Google’s latest transparency report, updated today, includes a much-debated policy that has far-reaching implications for access to information and privacy rights.
One year ago, the Court of Justice of the European Union ruled that Internet users have the right to request removal of their names from search engine results, deemed the “Right to Be Forgotten.” Compliance by a search engine, specifically Google, is dependent on the whether results shown are “inadequate, irrelevant, no longer relevant, or excessive.”
Google’s transparency reports, which have been updated since 2009, highlight government and copyright owners’ requests for information or removal of information from Google’s services. These transparency reports will now include data on “Right to Be Forgotten” requests, a new tab which highlights “European privacy in search.”
Of the more than 900,000 URLs that were requested to be removed within European Union countries, Google complied with 41.3 percent, according to the report released today.
Ten sites accounted for eight percent of links that were requested for removal by users. Of those top ten, most are social media sites, including Facebook, YouTube, and Twitter, followed by online directory sites that list personal information.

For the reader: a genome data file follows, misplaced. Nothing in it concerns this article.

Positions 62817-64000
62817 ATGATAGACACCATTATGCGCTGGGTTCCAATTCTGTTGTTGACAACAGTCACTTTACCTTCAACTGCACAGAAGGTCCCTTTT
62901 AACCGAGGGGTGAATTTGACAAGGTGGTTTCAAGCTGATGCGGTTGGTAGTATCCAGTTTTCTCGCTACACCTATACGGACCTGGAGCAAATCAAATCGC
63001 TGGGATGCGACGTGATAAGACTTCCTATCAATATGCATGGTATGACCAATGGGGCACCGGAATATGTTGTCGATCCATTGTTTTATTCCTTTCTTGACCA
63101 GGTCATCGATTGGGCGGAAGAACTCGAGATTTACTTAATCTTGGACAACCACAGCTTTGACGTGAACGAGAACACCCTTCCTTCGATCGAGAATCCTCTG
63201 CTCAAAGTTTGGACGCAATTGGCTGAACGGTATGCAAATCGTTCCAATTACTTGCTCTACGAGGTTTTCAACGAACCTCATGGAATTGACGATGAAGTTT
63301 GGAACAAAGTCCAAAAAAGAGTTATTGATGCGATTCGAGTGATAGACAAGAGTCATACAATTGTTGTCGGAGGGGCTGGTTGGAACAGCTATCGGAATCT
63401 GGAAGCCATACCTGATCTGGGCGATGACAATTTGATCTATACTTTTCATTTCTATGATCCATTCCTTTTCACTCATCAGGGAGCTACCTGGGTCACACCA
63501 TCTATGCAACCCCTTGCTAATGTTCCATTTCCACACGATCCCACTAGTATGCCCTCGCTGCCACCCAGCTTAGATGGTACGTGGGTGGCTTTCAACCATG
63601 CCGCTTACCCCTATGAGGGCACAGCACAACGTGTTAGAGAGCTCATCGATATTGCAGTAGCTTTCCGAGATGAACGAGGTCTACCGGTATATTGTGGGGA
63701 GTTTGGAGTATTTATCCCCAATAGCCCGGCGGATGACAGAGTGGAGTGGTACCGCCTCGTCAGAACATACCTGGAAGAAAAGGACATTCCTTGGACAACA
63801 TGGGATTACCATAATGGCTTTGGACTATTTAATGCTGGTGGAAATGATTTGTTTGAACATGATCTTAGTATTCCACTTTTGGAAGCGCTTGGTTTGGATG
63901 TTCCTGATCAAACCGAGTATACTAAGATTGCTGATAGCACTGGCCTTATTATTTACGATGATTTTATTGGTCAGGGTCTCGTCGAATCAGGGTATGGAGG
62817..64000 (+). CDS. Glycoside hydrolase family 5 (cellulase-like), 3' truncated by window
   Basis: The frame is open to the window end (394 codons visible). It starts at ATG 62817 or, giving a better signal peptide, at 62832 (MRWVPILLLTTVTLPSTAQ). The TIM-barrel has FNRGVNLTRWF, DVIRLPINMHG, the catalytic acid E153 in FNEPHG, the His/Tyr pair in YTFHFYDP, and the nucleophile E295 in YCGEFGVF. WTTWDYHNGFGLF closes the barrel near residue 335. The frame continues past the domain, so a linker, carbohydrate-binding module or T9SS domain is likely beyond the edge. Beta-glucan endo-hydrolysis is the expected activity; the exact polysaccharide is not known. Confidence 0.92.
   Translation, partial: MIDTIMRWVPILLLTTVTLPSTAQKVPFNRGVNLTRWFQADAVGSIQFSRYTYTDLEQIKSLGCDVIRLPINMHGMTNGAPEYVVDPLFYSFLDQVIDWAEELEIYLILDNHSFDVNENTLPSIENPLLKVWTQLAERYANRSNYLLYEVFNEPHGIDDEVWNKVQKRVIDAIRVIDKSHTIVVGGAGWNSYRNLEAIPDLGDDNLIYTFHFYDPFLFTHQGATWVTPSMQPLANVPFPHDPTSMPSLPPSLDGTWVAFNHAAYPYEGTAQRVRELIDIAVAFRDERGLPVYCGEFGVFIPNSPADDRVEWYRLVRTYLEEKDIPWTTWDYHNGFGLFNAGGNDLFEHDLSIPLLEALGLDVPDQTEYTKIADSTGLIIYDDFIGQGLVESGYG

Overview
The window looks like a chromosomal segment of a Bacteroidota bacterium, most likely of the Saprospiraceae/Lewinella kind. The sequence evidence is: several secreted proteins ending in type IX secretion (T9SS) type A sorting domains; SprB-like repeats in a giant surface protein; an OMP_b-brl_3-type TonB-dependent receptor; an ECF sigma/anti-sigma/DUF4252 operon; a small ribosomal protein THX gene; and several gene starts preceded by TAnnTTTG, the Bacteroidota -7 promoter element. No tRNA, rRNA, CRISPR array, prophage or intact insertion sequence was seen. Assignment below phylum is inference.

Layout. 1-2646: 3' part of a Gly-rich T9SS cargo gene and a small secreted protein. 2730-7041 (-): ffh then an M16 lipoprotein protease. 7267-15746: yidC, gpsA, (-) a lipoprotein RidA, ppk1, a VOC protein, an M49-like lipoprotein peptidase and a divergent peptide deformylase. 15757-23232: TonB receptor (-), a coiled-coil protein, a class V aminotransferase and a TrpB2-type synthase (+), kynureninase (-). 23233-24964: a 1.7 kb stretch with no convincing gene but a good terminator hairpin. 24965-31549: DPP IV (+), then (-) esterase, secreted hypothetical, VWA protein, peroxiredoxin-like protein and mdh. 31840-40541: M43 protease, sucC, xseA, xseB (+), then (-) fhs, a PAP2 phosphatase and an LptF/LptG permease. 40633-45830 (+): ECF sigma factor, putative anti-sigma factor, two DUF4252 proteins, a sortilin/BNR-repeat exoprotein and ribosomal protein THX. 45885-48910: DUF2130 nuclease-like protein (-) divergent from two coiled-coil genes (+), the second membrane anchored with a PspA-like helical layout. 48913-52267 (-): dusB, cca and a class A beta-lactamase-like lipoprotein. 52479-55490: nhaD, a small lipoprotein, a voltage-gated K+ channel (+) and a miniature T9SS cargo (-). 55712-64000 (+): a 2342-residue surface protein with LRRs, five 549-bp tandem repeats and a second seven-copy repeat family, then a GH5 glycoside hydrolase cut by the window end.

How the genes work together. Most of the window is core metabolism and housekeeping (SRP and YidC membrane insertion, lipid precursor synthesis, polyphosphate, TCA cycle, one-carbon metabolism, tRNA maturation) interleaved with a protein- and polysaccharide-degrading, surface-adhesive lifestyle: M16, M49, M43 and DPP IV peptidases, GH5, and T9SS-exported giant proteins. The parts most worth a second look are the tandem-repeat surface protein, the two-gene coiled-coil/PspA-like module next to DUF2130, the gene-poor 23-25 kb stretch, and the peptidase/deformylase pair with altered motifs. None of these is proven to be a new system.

The search engine provided 22 examples of the types of requests submitted by EU users, as well as percentages of URL removal for each EU country in the last year. Google says it takes “the rights of the individual as well as public interest” of content requested for removal into consideration for each individual request.
But, many have called for greater transparency from Google in its “Right to Be Forgotten” dealings. As Rutgers professor Ellen Goodman has noted, “there is very little public scrutiny of how the search engine strikes the balance between individual privacy and access to information concerns.”
According to Google’s 2014 data, requests for information on users were up 120 percent in four years. This trend could be the inspiration behind many other online companies who have followed Google’s lead in publishing takedown requests. In fact, Google’s report also includes links to 39 other companies that disclose data about government requests, which include other tech giants like AOL and Microsoft.
With the amount of data available to search engines, Internet service providers, and online companies, there are many questions arising about the scope and application of privacy legislation, particularly as it conflicts with public interest. As Goodman highlights in an open letter from 80 academics calling for more transparency to Google, “there are few safeguards for the public interest in information access.”
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